Peace of Antalcidas
The Peace of Antalcidas (387 BC), also known as the King's Peace, was a peace treaty guaranteed by the Great King Artaxerxes II that ended the Corinthian War in ancient Greece.
The treaty's alternate name comes from Antalcidas, the Spartan diplomat who traveled to Susa to negotiate the terms of the treaty with the king of Achaemenid Persia. The treaty was more commonly known in antiquity, however, as the King's Peace, a name that reflects the depth of Persian influence in the treaty, as Persian gold had driven the preceding war. The treaty was the first Common Peace, in which all the cities of Greece made peace simultaneously on the basis of their individual autonomy.
By 387 BC, the central front of the Corinthian War had shifted from the Greek mainland to the Aegean, where an Athenian fleet under Thrasybulus had successfully placed a number of cities across the Aegean under Athenian control, and was acting in collaboration with Evagoras, the king of Cyprus. Since Evagoras was an enemy of Persia, and many of the Athenian gains threatened Persian interests, these developments prompted Artaxerxes to switch his support from Athens and her allies to Sparta. Antalcidas, the commander of a Spartan fleet, was summoned to Susa, along with the satrap, Tiribazus. There, the Spartans and Persians worked out the form of an agreement to end the war.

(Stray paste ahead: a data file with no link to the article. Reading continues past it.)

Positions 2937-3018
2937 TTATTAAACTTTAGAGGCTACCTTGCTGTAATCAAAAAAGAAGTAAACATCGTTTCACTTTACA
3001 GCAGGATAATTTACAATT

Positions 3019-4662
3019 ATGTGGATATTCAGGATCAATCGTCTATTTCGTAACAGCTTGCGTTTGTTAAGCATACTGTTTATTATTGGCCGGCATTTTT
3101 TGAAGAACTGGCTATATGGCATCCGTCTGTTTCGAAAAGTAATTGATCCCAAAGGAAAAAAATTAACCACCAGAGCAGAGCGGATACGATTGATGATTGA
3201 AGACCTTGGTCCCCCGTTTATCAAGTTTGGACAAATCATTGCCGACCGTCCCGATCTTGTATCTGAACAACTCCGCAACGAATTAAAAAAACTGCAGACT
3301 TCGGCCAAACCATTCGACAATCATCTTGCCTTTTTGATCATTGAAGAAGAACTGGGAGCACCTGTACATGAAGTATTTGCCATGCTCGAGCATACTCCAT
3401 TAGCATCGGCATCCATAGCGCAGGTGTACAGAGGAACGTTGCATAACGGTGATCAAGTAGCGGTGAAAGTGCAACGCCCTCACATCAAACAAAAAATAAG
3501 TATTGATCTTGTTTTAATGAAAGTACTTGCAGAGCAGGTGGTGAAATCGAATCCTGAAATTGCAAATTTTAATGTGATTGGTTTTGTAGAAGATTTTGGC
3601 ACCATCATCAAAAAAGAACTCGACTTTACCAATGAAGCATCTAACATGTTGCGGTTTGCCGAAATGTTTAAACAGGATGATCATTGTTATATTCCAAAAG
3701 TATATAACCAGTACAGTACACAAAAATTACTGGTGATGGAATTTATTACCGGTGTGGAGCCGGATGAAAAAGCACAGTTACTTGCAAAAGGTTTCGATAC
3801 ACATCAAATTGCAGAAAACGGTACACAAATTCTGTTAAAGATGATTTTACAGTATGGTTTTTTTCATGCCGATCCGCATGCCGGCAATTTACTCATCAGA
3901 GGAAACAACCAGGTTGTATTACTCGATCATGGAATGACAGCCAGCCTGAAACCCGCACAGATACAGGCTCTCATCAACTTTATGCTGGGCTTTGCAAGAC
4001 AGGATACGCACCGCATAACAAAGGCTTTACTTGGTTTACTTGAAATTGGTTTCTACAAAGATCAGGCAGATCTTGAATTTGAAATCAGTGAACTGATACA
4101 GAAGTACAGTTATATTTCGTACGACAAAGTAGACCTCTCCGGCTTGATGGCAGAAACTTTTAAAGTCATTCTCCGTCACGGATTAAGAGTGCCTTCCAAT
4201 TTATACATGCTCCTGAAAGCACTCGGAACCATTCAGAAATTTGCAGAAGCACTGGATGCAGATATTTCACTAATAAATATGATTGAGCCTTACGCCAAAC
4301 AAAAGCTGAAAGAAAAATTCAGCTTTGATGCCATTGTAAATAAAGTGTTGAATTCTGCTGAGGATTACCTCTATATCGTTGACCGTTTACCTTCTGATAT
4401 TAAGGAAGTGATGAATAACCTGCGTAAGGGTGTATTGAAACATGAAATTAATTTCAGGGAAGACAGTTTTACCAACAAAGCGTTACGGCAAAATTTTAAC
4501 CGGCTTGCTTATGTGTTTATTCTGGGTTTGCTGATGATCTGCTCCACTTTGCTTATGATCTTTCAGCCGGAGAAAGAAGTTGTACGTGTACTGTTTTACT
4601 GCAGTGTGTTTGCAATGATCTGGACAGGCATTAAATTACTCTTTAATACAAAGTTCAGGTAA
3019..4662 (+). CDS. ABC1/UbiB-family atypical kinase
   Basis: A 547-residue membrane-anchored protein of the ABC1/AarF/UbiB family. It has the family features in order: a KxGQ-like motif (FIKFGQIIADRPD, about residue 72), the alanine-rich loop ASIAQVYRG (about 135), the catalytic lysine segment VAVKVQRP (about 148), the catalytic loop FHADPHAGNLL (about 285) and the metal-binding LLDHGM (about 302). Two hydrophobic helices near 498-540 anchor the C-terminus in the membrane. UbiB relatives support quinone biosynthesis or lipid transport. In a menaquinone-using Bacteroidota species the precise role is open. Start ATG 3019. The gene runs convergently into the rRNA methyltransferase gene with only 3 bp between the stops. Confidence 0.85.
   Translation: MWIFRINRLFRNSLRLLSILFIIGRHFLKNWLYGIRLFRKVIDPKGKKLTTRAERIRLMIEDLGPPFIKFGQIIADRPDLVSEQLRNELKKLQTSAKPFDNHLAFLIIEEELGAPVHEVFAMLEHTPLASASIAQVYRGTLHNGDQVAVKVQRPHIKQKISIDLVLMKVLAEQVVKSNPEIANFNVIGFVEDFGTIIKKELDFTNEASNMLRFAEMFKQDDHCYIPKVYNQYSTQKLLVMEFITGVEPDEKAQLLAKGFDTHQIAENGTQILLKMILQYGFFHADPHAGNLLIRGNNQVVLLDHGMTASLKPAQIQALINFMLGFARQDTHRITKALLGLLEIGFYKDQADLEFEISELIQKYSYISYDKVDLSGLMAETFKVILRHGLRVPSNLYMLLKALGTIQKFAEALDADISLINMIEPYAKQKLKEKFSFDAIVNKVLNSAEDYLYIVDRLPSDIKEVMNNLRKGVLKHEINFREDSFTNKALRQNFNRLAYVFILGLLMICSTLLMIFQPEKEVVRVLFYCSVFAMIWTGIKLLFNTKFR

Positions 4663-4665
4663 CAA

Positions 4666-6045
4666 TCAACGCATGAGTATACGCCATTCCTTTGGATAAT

King Artaxerxes thinks it just that the cities in Asia should belong to him, as well as Clazomenae and Cyprus among the islands, and that the other Greek cities, both small and great, should be left independent, except Lemnos, Imbros, and Scyros; and these should belong, as of old, to the Athenians. But whichever of the two parties does not accept this peace, upon them I will make war, in company with those who desire this arrangement, both by land and by sea, with ships and with money.”— Hellenica/Book 5/Chapter 1